Marked. Part I: The missing Link

By: J.M.Sevilla
Chapter 1

Wednesday, December 25


The awkward silence filling the room has everyone shifting uncomfortably in their seats. Their eyes dart around the room, pausing on family photos to examine them as if they hold great importance. Nobody wants to bring up the white elephant in the room, but it's obvious that's all anyone can think about.

The white elephant, unfortunately, is me, and the faded bruise on my cheek. Thank God they can't see my stomach and the ugly yellowish-purple one that takes up most of it.

So I wait, twirling my straight, shoulder length, golden-brown hair around my finger, chewing on my bottom lip. Waiting for the moment when a family member's curiosity gets the best of them and the questions begin.

The sound of heels clipping the hardwood floor becomes everyone's new area of focus.

My mom enters and smiles, holding up a tray full of appetizers, “Who wants some mini quiche?”

The murmur of pleases and thank-yous hums around the room as my mom goes person to person, offering them a napkin and a pre-feast snack.

The last person is served and she leaves the tray on the coffee table, retreating back to the kitchen. I want to scream at her to come back and not leave me alone with these people and their prying eyes, but instead I remain silent, watching her as she deserts me. I'm hoping maternal instinct will kick in and she'll sense my unease and come back to rescue me.

No such luck.

I let out a sigh and go back to twisting my hair and staring at an invisible spot on the floor. The silence is irritating me now. Somebody say something, anything!

“So,” Uncle Ned speaks up, clearing his throat. “Would it bother anyone if I turned on the game?”

Nobody minds and I want to kiss my uncle for giving everyone a distraction and noise to drown out the silence. We all become overly absorbed in the game. Occasionally, one of them will glance my way. I don't acknowledge them because I will be faced with expressions of concern (a look I'm beginning to loathe), and curious eyes not wanting to ask but dying to know what happened.

We all know the minute my aunt Lisa arrives; it's impossible not to. My aunt comes in two volumes: loud, and obnoxiously loud.

“Margret!” She cries from a distant spot in the house, but she might as well have been standing in the living room with how clearly we can hear her. “Where should I put the casserole? You look lovely! It's not fair that we are only two years apart yet you look ten years younger!”

My mom replies, but it's hard to make out what she says. I can tell when they reach the kitchen because my aunt starts yammering on about the food and wanting to make sure she isn't overcooking the ham (she wasn't being rude, my mom overcooks it every year).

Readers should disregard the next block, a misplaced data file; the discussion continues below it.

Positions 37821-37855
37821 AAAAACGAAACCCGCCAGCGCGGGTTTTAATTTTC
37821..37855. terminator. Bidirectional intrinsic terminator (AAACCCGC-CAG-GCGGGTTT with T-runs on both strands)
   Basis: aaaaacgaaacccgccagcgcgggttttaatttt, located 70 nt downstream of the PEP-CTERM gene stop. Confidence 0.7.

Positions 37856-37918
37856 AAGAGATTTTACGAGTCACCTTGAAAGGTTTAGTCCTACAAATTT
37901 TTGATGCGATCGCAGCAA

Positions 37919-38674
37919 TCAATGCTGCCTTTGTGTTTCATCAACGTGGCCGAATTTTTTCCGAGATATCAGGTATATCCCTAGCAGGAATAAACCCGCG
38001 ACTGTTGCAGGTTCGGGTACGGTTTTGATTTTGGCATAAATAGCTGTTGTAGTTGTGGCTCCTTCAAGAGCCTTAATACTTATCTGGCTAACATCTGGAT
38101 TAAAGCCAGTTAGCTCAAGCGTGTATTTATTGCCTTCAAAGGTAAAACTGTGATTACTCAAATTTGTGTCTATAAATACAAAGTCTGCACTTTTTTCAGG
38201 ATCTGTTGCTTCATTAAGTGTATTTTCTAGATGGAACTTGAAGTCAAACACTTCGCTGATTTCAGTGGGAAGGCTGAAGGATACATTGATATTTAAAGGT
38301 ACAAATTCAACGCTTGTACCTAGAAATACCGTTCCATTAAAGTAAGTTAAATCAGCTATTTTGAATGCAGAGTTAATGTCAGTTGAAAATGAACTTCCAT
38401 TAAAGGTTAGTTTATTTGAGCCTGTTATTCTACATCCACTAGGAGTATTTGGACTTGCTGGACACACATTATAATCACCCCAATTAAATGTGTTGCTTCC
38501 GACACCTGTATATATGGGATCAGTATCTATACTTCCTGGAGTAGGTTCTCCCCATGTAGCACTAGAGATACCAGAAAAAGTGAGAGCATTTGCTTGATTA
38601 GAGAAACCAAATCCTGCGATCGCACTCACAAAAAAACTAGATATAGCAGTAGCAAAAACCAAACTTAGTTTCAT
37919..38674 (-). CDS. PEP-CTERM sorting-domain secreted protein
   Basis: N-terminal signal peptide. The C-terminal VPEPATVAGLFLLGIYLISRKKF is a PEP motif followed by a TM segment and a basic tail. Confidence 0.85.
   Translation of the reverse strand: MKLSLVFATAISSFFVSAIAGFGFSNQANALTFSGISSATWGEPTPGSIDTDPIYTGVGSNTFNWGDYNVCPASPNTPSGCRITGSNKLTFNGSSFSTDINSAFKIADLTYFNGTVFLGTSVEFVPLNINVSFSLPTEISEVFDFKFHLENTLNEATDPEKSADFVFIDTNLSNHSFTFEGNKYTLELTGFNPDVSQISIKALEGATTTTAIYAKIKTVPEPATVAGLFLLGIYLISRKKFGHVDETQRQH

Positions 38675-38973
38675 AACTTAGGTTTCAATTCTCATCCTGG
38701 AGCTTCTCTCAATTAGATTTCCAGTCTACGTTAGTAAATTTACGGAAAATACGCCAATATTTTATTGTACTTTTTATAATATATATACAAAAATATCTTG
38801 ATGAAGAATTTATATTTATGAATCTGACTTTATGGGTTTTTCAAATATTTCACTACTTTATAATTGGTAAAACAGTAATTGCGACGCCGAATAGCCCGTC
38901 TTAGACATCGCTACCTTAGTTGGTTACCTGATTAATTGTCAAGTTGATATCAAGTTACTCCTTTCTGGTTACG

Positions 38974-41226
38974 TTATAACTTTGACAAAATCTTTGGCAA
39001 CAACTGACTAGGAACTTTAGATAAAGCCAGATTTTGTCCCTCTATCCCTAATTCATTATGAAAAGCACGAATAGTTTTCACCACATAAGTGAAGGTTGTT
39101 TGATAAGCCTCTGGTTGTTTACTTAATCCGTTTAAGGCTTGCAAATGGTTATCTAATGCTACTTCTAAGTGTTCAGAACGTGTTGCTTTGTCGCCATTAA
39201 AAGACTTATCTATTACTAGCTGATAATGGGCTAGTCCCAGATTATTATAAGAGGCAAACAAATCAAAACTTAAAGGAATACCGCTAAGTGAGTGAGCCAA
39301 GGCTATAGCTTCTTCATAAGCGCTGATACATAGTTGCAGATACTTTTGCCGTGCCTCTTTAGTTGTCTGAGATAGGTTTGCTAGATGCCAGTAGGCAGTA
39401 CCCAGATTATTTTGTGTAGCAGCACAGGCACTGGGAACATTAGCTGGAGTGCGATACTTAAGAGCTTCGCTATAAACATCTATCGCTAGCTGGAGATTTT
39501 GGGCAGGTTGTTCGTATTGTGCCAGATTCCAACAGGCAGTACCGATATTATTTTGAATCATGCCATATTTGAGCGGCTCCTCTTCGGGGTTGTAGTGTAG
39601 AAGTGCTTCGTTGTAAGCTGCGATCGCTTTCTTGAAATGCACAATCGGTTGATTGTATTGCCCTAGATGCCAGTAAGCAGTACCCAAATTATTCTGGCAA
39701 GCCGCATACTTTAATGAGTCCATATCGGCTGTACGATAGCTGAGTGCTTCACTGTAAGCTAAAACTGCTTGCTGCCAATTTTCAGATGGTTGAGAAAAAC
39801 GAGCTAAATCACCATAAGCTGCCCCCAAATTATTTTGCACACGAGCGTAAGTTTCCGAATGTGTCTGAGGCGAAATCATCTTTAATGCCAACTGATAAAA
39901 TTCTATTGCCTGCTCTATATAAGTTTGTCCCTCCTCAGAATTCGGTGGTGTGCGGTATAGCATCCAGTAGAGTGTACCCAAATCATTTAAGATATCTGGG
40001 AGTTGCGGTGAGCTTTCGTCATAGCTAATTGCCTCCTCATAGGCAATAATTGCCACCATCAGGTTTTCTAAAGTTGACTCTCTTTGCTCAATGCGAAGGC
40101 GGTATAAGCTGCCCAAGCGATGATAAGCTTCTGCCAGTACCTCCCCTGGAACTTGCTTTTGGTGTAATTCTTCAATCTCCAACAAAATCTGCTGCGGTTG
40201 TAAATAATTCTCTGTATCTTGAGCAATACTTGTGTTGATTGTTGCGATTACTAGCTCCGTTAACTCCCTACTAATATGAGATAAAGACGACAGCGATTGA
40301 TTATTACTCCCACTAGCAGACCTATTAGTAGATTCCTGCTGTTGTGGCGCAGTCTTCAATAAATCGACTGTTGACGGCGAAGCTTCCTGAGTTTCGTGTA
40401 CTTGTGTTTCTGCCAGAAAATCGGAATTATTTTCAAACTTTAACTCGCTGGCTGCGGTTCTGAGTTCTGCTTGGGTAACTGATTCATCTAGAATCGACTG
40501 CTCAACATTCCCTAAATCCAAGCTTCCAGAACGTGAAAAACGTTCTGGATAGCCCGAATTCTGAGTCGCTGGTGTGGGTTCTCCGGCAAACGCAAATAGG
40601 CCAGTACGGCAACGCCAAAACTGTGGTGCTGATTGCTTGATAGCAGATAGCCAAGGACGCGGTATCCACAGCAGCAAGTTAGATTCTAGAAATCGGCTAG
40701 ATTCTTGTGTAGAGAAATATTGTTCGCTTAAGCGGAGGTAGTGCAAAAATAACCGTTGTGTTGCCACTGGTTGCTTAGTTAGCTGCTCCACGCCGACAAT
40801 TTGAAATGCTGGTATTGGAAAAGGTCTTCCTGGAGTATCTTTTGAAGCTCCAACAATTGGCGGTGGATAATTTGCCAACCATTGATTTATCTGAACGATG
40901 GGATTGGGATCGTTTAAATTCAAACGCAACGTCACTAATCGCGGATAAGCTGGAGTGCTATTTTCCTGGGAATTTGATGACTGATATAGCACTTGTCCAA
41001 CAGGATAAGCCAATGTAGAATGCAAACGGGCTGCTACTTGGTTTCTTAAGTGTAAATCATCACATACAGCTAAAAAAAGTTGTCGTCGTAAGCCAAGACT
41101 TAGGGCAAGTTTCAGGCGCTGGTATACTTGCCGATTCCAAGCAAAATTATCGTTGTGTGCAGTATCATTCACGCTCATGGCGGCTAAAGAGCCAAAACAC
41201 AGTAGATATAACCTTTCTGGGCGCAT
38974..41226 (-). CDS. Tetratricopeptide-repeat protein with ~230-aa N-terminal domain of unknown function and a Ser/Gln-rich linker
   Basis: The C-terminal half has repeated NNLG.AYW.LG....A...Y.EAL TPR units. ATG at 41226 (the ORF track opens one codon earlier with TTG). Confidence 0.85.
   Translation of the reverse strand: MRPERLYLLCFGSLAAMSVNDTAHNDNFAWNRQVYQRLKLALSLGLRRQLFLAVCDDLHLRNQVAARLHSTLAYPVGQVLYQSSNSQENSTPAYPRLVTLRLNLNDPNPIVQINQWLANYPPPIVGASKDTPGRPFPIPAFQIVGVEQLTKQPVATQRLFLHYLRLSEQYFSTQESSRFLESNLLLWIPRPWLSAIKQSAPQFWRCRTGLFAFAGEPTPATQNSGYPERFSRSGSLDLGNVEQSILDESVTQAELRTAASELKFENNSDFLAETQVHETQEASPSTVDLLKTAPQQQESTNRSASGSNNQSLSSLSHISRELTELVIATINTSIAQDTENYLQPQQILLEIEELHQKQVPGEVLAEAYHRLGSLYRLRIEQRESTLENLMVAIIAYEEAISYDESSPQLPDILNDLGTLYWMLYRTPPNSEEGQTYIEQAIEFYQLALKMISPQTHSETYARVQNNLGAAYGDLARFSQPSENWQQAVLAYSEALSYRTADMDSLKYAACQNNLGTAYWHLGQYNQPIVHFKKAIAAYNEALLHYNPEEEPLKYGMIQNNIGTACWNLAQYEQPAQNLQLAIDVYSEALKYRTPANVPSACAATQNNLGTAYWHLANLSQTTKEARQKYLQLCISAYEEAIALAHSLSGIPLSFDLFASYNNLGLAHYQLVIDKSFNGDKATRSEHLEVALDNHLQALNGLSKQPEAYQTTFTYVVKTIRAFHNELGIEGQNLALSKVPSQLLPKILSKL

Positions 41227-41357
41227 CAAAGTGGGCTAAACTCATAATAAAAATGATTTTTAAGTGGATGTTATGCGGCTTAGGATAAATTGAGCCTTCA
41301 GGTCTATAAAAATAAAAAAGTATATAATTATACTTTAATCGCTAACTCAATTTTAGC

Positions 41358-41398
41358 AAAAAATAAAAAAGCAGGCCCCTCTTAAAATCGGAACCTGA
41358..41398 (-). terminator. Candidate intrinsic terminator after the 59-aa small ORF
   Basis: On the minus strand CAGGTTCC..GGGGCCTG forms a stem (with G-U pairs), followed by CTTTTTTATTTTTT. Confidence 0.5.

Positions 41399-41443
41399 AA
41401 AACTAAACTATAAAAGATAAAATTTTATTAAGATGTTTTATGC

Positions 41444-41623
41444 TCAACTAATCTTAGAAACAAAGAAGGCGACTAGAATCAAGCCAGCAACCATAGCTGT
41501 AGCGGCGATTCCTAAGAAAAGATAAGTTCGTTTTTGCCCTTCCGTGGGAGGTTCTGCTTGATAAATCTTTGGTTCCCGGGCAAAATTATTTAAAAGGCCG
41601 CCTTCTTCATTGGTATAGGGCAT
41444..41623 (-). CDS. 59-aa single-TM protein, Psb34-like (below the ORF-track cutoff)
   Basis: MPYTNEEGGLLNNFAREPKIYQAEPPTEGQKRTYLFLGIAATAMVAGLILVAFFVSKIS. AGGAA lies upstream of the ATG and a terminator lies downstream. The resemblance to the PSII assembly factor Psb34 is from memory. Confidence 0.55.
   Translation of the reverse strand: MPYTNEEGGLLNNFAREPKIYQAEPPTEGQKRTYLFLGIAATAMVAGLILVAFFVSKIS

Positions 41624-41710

A few moments later (after my mom and her older sister finish pleasantries) my aunt comes to the living room. The minute she sees me a deep, saddened frown is placed on her lips.

Here we go.

“Oh, Lily.” She hurries over and pulls me into her arms for a hug, “Oh sweetie, I'm so sorry. How are you holding up?”

“Fine,” I mumble into her over-teased permed hair, trying not to choke on the overpowering stench of too much hairspray.

She holds me out at arms length, her fake nails digging into my shoulders, and searches my face for the signs of misery only a broken, damaged heart can bring.

She can look as deep as she wants, but she won't find anything.

“Really, I'm okay,” I reassure her, patting her on the arm.

“Of course you are, dear,” Aunt Lisa returns a sympathetic pat on my shoulder. She doesn't believe me; it's written all over her face.

I sit back down and notice all ten heads of my family are watching us, examining me, waiting for the breakdown they all know is coming. I hold back the urge to roll my eyes at them.

“Did he really hit you?” My ten-year-old cousin, Molly, finally gets up the courage to ask.

“Yup.” I reply, picking at my nails.

Clucking of tongues and disapproving head shakes pass around the room.

“Wow, so the bruising on your cheek is from him?” Uncle Ned shoots Molly a warning glance to not be so nosy, while everyone else leans in with great interest. “What? We all want to know exactly what happened, I'm just the only one brave enough to ask.” Nobody disagrees.

“Yeah, it is,” I say, responding to her question. More tsks and frowns come from my family. “I'm going to see if my mom needs any help.”

They all nod in understanding, and I can tell they think I'm leaving to shed tears.

As soon as I leave their prying eyes I hear the soft whispers of their gossip.

“Poor thing.”

“She's barely holding on.”

“She's heartbroken.”

“Wouldn't you be? They were together for almost two years.”

“I never thought Will would be the type of guy to do something like that.”

I pick up my pace so I don't have to hear any more.

I let out a loud sigh and slump against the main wall of the kitchen. This evening has been the longest of my life and it's only thirty minutes in.

Ugh. Family is exhausting.

My mom's pulling out the ham when she starts to speak to me over her shoulder, “Everything alright?”

“Yeah, I just needed to get away from that room and everyone’s sympathetic faces.”

She closes the oven door and walks over to me, cupping her hand over my non-bruised cheek. Her honey-colored eyes (which are identical to my own) are wearing the same pity as the claustrophobic room I'd just left. “They love you and are concerned. It's barely been three weeks since it happened. How are you holding up?”